Missed a blizzard in NYC by about 8 hours. Feeling so blessed to have made it out and across the country to 70 degree sunny weather in LA.
Saw Haviland's awesome concert last night with Andrew-- so fun! And today, Spellman and I went to the Paramount lot to eat lunch. While we were there, we walked through a New York with significantly better weather. Magically hoping that Spring in NYC doesn't wait too long, once I head back. I mean, it will be March, afterall.
Saturday, February 27, 2010
Wednesday, February 24, 2010
Tuesday, February 23, 2010
Paddington ate bubbles. Paddington was the ideal dog for a sparkplug kid like me because Paddington was a willing guinea pig for all of my schemes and experiments…like “Paddington the Christmas in California Reindeer” game, or the “How Much Peanut Butter Can Paddington Eat?” game. But of course, my favorite was “Paddington and Princess Zadie Go to the Beach” game. He loved this game equally as much, if not more, than I did. I would make magic bubbles from my bubble wand, and I would try to blow them high into the air so that when they floated back down, Paddington would fly up and catch them into his mouth with a snap. With a chomp.
And over the years with me, Paddington the Jack Russell terrier had developed innards of steel. He could eat anything. He wanted to eat anything. Especially if it made him burp or me laugh.
Paddington lived his little doggy life for me, and I would do anything for Paddington.
One afternoon while we were playing “Peanut Butter,” Tammy, Dad’s girlfriend poked her British-looking face into the living room.
“Love, your father has suggested we head to the beach. What do you say? Paddington, what do you say?”
I dropped my spoon of peanut butter, and ran with bare feet down the cold wood hallway to load up my toys. I changed into my ruffled, pint-striped bikinnini. Dad said it was a bikinnini, so it was a bikinnini. Standing on the uneven concrete of our Long Beach driveway, I pulled my ratty blonde hair into a ponytail because we were going to take Tammy’s blue convertible. I don’t know what kind it was. For five-year-olds, cars don’t have names, only colors, and this one was big and blue and old.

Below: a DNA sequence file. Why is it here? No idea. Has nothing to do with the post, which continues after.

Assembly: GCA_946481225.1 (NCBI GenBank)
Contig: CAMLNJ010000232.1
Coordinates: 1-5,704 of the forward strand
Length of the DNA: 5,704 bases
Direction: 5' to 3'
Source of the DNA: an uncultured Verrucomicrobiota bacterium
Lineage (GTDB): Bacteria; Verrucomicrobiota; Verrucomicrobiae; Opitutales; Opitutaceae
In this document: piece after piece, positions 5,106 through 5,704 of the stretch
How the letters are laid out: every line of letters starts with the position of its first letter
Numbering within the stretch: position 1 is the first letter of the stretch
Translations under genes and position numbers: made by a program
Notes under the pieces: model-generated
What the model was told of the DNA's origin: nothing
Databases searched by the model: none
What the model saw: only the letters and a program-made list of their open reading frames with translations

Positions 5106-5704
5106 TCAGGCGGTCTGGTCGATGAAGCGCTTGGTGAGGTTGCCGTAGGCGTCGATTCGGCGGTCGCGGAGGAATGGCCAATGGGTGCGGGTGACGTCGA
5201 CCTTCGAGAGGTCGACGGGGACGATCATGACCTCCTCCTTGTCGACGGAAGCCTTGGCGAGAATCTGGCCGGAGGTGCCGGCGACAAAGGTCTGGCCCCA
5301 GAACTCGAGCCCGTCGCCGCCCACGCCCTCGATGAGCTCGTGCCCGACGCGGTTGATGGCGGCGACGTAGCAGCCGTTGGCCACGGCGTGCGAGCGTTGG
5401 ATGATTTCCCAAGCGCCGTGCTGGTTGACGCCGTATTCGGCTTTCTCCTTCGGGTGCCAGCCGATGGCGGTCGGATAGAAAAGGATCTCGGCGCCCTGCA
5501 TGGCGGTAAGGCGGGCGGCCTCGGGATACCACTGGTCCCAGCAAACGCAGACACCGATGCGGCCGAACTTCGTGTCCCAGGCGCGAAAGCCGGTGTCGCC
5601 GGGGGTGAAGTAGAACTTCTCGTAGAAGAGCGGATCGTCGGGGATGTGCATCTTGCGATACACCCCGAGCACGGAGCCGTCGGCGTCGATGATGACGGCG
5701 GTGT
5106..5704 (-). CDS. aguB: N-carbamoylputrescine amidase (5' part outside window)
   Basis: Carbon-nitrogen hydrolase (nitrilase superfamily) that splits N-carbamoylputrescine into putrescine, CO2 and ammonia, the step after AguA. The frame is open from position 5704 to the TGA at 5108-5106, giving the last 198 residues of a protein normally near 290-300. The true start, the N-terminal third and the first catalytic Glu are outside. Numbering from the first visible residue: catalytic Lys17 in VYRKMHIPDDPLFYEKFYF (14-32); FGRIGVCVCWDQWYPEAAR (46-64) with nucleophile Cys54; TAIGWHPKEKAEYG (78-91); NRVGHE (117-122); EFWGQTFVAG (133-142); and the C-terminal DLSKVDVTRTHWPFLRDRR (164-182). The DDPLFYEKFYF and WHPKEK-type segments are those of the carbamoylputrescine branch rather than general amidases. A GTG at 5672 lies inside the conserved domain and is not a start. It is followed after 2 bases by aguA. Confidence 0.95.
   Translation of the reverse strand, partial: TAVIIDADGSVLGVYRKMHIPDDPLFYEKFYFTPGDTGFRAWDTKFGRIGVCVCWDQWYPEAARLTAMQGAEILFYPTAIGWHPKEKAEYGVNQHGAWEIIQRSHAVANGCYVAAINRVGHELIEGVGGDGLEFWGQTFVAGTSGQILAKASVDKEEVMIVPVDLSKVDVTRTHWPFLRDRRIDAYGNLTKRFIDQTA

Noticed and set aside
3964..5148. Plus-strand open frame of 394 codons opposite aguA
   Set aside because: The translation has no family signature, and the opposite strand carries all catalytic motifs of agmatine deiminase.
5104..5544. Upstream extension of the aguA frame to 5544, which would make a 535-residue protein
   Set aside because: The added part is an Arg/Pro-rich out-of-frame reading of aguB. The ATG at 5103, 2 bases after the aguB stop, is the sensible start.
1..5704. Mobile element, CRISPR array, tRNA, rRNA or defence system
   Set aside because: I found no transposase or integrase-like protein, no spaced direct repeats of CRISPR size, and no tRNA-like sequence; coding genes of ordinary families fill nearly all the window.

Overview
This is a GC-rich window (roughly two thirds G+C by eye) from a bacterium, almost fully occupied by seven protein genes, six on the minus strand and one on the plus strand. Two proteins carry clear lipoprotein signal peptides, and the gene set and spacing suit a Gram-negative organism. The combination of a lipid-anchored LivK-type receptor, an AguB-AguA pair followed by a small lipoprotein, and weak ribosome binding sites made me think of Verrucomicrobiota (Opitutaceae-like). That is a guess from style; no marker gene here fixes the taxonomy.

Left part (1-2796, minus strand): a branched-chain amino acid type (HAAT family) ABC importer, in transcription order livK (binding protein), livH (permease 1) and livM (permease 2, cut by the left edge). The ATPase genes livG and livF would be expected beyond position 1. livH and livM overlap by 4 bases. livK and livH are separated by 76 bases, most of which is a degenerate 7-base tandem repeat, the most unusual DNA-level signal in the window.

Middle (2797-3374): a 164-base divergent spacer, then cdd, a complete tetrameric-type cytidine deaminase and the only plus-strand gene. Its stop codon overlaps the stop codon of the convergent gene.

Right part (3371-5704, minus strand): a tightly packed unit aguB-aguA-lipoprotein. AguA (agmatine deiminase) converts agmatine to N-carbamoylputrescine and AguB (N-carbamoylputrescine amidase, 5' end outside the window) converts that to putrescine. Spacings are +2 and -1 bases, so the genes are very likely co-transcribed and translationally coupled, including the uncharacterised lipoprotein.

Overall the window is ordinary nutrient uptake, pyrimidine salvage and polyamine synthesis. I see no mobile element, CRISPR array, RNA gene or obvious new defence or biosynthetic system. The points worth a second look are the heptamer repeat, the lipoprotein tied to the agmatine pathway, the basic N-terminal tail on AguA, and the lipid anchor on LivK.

Dad turned on the radio and we listened to Mel McDaniel, “Baby’s Got Her Blue Jeans On.” I sang loud into Tammy’s ear because she didn’t like country music. But I sang, “Ooh ooh! Nah, the girl cain’t help it! Lord have mercy, baby’s got her blue jeans on!”
When Paddington was my dog, I could sing as loud as I wanted in Tammy’s ear because the wind on the way to the beach would suck up my voice and carry it out all the way across California. When Paddington was my dog, it didn’t matter how ratty my hair got in the wind, because he would always love me, and so would Dad, and so would Tammy. When Paddington was my dog, I never thought about people loving me so I sat up high on the backseat of Tammy’s big blue convertible and I let my hair go as crazy as I could-- so crazy that nobody would ever be able to comb it or put it braids ever again.
When my stubby legs hit the sand, I ran towards the beach watching my feet the whole way to the water. I was so cool because when I ran fast, I looked like a Flintstone. And really, much like I still do today, I resembled a cartoon. Not much about the way I look or act has changed since those days on the beach.
I still jump around with animated stories and use my closest friends as guinea pigs for my schemes and experiments. But they don’t jump like Paddington did. That’s why the freedom I felt with Paddington only lasted as long as he did. Then, I feared nothing, was offended by nothing, and had no flaws. I was perfect. Now, I make lists for myself, seven long, of each.
I am paranoid or neurotic, I can’t decide. I am repetitive. I am defensive. I am confrontational. I am bossy, manipulative, and egotistical.
I am scared of dogs, I am scared of dancing with other people. I fear sports equipment and being yelled at. I am scared that my dad will die and I will need him. I fear for my life that I will fail and end up just like my mother. And more than anything, I am scared that I have become someone who will be lonely and will be alone my whole life.